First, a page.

Preview – the first Rio Grind Film Festival in Vancouver
– by Ryan Ingram
Flesh-eating sushi and a mind-scrambling drug called Soy Sauce are just a few of the tasty, messed-up offerings for this weekend’s Rio Grind Film Festival. Also on the menu: an extraterrestrial bluegrass duo, a sexy Chilean assassin, and lots of cosplayers.
“The Rio is all about fun pop culture, irony, cheese and campy horror or straight-up gore,” Rio owner Corinne Lea told The Snipe about what makes the Commercial Drive institution the perfect fit for the festival that’s celebrating sci-fi, action, horror, and all things genre. Lea also noted that it doesn’t hurt that you can enjoy all the Grind weirdness with a cold beer.
Ten genre films from around the world will be featured in the eclectic cult fest, along with a spooky slate of short films and Spike & Mike’s patently sick and twisted animation.
Highlights of this weekend’s fest include tomorrow night’s B.C. premiere of John Dies at the End, the latest from Don Coscarelli (Phantasm, Bubba Ho-Tep). Adapted from David Wong‘s cult novel, hopes are high for this flick from the cult director who introduced the Tall Man to the world, and got Bruce Campbell to fight a mummy dressed as Elvis.
Friday night’s Dead Sushi screening also promises to be a highpoint for the fest. The kinetic, super-silly Japanese splatter flick with killer sushi features some pointed jabs at sushi culture, but is anchored by the high-kicking Rina Takeda and the scene-stealing egg sushi, Eggy.
“It’s one thing to watch a movie about killer sushi at home alone on the couch, a totally different experience entirely when you’re in a room full of people having the same reaction at the same time,” said Rachel Fox, who’s been getting word out on the fest. “Movies are meant to be a communal experience and the atmosphere of these festivals are buoyed by the people themselves. It’s very much a tribal gathering.”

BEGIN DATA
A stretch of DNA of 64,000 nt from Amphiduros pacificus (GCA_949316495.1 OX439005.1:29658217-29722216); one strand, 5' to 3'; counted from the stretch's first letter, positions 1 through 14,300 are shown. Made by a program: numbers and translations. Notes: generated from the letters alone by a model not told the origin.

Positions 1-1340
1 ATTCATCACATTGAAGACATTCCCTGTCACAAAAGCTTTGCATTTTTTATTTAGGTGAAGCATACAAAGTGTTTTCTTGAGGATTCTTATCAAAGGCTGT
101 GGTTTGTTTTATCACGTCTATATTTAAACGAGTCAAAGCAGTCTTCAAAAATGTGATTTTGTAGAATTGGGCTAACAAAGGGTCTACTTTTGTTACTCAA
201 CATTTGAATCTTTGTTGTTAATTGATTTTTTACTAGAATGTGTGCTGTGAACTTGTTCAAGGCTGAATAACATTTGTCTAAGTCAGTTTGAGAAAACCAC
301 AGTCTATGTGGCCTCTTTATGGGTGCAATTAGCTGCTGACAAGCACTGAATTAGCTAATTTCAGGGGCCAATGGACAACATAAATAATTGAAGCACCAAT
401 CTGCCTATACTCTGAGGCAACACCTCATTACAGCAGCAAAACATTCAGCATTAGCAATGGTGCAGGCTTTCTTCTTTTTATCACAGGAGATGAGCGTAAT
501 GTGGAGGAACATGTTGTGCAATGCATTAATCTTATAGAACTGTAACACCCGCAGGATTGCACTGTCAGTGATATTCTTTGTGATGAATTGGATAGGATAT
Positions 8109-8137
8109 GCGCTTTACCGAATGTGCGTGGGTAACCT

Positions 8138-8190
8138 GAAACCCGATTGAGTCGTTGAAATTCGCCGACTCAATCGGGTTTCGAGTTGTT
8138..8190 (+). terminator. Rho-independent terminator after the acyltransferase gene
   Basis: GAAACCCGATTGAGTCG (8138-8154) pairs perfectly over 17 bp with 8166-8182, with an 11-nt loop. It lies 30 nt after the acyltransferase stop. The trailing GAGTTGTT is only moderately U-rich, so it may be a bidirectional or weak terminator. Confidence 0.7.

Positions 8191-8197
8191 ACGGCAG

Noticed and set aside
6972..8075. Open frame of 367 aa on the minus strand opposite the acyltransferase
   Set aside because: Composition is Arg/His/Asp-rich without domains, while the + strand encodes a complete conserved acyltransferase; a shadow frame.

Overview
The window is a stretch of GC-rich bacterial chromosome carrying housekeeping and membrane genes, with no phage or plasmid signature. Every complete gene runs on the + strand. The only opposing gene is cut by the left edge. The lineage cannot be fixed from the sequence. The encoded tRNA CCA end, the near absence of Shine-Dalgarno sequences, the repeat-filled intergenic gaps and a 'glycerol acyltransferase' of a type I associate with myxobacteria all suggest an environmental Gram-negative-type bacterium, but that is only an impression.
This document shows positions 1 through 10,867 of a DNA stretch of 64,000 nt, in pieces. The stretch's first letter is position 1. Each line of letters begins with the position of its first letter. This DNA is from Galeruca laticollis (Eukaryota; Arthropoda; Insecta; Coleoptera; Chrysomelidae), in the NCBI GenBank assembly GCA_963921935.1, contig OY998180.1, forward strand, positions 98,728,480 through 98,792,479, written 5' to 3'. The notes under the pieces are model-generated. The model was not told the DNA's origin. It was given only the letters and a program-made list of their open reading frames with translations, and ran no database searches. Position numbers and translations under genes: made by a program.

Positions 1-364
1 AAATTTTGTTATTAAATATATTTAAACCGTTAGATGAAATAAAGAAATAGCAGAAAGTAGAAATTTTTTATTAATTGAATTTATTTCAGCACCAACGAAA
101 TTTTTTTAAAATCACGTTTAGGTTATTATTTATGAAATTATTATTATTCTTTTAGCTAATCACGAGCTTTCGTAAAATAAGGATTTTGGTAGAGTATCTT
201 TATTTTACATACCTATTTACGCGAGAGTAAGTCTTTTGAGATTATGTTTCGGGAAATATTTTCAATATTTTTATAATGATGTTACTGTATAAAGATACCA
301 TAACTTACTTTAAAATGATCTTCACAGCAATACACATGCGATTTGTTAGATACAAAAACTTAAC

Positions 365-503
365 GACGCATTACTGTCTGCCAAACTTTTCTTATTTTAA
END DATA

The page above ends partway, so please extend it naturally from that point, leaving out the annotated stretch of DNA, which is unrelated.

Saturday night’s The American Scream is another winner. The documentary is the perfect Halloween hangover, following three obsessive “home haunters” in a Massachusetts neighborhood, as they transform their suburban abodes into deathly (and kitschy) thrills. Directed by Michael Stephenson (Best Worst Movie), the film takes an unassuming premise and turns it into a sweet, funny — and stressful –portrayal of how the “haunting” obsession affects the subjects, their family and community. (Also, the father and son team are scene-stealers of the highest order, and worth the ticket price alone.)
Closing things out on Sunday night is Vanishing Waves, a dark, psychological sci-fi flick that won the audience award for Best Film at this year’s Fantastic Fest.
If that’s not enough, the Rio Grind Fest is also screening docs about cosplay and a special effects studio. And there’s History of Future Folk — a comedy about bluegrass-jamming aliens, and some super-fun sounding films that seem worth viewing for their titles alone; Manborg and Bring Me The Head of Machine Gun Woman. Crime-comedy Smoked will also debut with director Jamie Dewolf on hand.
While Lea cites the Toronto After Dark Festival, and other genre fests around the globe as an influence, Vancouver already has achieved solid cult cred on the circuit, and we’re due for a fest like the Grind in Vancouver. At September’s Fantastic Fest –- America’s biggest genre fest — the Twisted Twins, aka Vancouver filmmakers Jen and Sylvia Soska, were on hand with their latest, American Mary. Local director/comic book artist Kaare Andrews brought to life a futuristic Vancouver, with a Mega-City One vibe, in the dark anthology The ABC’s of Death, and Panos Cosmatos’ Beyond the Black Rainbow even got its own Mondo poster launched at the fest.
For the schedule and tickets, head to the Rio Grind Festival’s site.